Tuesday, September 06, 2005

Spinning, spinning...

Spindle turning in my hand,
Yarn flows out in golden strands,
Twist and spin, twist and spin,
Prick my finger on the pin.

As I sit here in this quiet, reflective place, the only sound the singing of the birds outside the tower window, my golden spindle lying on the table beside me, I am amazed that I have mastered this strange instrument. But I did have help – after the three knights brought me back from Koshchey’s palace, I unpacked my cotton spindle bag, the threads I had already attempted to pull, and my golden spindle. It is a beautiful object –a simple, elegant tool but one I had yet to master.
As I was emptying the bag, a spider ran out and up my arm.

Spinning spiders, on their looms,
Spinning through the tower rooms,
Weaving webs like a gossamer shawl,
Draped in the corners, wall to wall.

I confess, I have never liked spiders – but trying to walk the Middle Way, I have rarely harmed one. My usual method of dealing with a spider is to put a glass jar over it, slide a piece of paper under the jar, and take the spider outside. I have never tried this with a spider I know to be deadly, like the funnel web, but for the most part I manage to relocate the things without harming them.
But I confess to having a soft spot for sun spiders, those brightly coloured creatures that build their webs across paths, where they can bathe in the sun – and this spider looked very much like a sun spider. She was bright gold, and she leapt from my arm onto the tapestry frame that had been set up for me.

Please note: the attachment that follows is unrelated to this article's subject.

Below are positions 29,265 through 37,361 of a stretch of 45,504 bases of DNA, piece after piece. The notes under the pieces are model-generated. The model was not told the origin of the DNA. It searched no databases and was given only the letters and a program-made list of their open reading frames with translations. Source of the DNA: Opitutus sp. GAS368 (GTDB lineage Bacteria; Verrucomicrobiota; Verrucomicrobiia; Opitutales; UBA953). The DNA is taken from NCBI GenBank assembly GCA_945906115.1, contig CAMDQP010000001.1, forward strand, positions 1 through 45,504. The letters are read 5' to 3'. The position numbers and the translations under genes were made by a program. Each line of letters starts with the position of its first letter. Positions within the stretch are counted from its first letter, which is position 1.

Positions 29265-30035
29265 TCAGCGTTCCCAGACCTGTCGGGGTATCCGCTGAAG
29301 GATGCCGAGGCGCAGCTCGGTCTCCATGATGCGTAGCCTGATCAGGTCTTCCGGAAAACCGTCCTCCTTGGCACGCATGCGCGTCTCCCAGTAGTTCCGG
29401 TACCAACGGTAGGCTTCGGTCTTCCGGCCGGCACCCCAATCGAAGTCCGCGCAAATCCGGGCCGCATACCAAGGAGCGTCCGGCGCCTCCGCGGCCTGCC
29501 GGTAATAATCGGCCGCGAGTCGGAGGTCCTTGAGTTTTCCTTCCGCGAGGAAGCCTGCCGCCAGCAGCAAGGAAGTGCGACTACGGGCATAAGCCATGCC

Spinning, spinning, golden threads,
Brilliant blues and sunset reds.
Bright eyes watch the colours flow,
Watch my hands fumble to and fro.

The spider was looking at me with such intensity that I knew without being told that she was intelligent – I abandoned all thoughts of gently depositing her out of the window. After a while I heard a soft sigh, then a voice.
``What are you trying to do?”
I looked up. ``I’m trying to learn to spin thread, so I can make a tapestry of my journey,” I said. ``But all I do is prick my finger on the darned thing, get bloodstains on the thread and still no George Clooney.”
``He played Achilles, didn’t he?”
``No, that was Brad Pitt, but he’d be an acceptable substitute.”

Drop the spindle to the floor,
Clatter, threads spill, try no more,
Frustrated, angry, turn away,
I cannot spin a tale this way.

``Pick it up,” the soft voice said. ``I will show you how to spin.”
``I’m not making cobwebs, I’m spinning webs of words – and sometimes it is just too hard, too hard to find the right words and weave them in the right way.”
The spider crept down toward me. ``Let me tell you a story,” she said. ``Once, there was a girl, a very skilful weaver…”